Preventing Heat Exhaustion and Dehydration
Author: Amadeus Mason, M.D.
What are we talking about? Heat-related illness and dehydration syndromes include heat rash, heat cramps, heat exhaustion and heat stroke. The earlier the intervention, the better the odds of averting a disastrous chain reaction.
What can you do? Stay cool:
Work out in early morning or late evening.
Avoid the hottest times of the day.
Reduce the intensity and duration of your workout.
Take the time to get into shape before arriving at training camp. Know the climate you are going to and try to get acclimated before getting there.
Take frequent rests and remove your headgear. The head has an ideal body-mass to surface-area-ratio to maximize heat loss.
Drink often and drink regularly.
Do not rely on thirst, by the time you are feeling thirsty, there is already a significant fluid deficit.
Drink more than just water. When you exert yourself, you lose electrolytes as well as fluid. Replacing the fluid alone (with just water) can lead to electrolyte imbalances. These imbalances can be life-threatening.
Monitor your urine, it should be the consistency of lemonade, not apple juice.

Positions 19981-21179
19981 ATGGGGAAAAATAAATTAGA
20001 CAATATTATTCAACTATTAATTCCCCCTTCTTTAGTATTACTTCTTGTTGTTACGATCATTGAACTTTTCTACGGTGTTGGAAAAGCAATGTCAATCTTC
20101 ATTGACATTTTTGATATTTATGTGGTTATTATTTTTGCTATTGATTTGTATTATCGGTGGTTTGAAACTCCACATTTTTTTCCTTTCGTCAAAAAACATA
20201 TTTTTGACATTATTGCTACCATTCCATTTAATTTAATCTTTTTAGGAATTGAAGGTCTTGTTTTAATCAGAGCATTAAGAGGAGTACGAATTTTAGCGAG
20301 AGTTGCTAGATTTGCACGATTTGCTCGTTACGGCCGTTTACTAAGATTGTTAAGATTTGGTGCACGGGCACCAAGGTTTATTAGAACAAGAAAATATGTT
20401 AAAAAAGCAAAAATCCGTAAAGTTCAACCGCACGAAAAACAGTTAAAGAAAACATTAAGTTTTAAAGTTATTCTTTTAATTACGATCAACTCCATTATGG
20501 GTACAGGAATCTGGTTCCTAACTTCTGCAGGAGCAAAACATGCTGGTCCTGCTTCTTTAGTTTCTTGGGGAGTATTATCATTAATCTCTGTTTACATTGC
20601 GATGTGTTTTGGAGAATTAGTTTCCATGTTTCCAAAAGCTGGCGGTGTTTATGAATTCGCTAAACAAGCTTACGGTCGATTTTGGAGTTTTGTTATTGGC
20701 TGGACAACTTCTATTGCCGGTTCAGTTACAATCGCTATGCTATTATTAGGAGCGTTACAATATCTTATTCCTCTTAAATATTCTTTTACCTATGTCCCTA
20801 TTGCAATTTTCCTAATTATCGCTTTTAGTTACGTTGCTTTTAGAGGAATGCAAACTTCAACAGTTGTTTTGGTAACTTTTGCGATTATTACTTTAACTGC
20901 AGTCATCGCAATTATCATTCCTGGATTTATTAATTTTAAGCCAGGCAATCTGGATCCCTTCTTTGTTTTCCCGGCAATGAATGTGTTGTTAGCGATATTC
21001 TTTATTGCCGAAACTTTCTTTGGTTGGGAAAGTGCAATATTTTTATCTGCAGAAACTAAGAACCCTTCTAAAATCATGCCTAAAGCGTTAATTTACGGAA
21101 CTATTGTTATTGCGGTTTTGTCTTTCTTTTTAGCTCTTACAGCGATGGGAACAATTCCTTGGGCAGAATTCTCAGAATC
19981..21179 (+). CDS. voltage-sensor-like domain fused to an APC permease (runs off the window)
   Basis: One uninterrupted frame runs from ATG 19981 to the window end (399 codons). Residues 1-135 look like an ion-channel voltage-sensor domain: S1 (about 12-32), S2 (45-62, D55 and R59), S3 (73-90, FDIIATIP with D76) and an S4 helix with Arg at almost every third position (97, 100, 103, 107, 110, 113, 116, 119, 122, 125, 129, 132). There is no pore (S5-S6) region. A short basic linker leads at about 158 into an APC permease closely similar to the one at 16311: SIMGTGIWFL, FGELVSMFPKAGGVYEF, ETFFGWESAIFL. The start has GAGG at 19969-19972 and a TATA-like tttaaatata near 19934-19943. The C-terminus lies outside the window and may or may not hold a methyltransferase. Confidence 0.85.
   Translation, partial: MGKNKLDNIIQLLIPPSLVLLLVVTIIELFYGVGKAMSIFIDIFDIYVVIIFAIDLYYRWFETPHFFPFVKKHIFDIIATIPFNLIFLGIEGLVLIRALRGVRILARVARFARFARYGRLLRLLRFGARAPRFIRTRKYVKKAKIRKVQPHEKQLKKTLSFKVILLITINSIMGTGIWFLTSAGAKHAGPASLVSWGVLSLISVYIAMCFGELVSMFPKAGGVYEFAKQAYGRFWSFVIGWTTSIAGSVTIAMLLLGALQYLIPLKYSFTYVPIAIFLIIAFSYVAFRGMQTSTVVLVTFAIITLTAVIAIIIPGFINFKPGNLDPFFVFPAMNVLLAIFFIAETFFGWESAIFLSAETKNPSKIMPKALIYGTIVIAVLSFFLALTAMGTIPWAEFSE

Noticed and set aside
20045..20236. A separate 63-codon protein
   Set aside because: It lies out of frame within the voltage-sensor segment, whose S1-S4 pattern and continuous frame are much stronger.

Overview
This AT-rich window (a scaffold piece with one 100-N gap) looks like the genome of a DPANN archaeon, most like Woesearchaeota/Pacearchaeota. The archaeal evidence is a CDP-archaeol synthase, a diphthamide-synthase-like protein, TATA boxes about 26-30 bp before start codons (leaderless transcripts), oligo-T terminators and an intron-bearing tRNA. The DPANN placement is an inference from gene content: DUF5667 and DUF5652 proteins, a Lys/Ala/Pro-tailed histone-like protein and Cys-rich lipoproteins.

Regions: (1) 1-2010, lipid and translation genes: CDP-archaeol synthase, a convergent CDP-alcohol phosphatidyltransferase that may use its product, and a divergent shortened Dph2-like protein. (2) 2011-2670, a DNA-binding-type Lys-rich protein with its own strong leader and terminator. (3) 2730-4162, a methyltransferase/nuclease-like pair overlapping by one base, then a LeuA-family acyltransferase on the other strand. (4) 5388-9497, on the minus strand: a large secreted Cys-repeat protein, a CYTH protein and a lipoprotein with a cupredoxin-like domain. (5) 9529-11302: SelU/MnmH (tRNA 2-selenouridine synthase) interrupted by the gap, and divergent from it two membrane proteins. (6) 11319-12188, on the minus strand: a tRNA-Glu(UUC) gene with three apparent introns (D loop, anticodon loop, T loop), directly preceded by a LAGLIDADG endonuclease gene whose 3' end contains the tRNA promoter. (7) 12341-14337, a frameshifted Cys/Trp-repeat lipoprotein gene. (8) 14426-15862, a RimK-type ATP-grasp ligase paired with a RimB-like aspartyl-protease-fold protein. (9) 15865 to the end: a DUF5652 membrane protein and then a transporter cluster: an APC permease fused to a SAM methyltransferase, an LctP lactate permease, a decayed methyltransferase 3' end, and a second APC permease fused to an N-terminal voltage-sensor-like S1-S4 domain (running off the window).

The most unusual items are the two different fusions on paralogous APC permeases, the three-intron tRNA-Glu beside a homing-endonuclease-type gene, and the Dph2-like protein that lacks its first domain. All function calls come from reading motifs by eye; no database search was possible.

What to look for?
Confusion – cannot remember simple things,complete simple/routine tasks.
Irritability – a change in temperament.
Belligerence – easily frustrated, compounded by the confusion and irritability.
Fatigue – in excess of what would be anticipated. Paradoxical chills – goose bumps and shivering in the face of high environmental temperature (an ominous sign).
If you or someone is exhibiting these symptoms:
Stop the activity immediately.
Move to a cool (shaded) area.
Get some fluid (water, sports drink, IV).
Contact a health professional or your sportsafety certified coach.
Excerpts taken from article which can be read at: http://sportssafety.org/articles/Index/9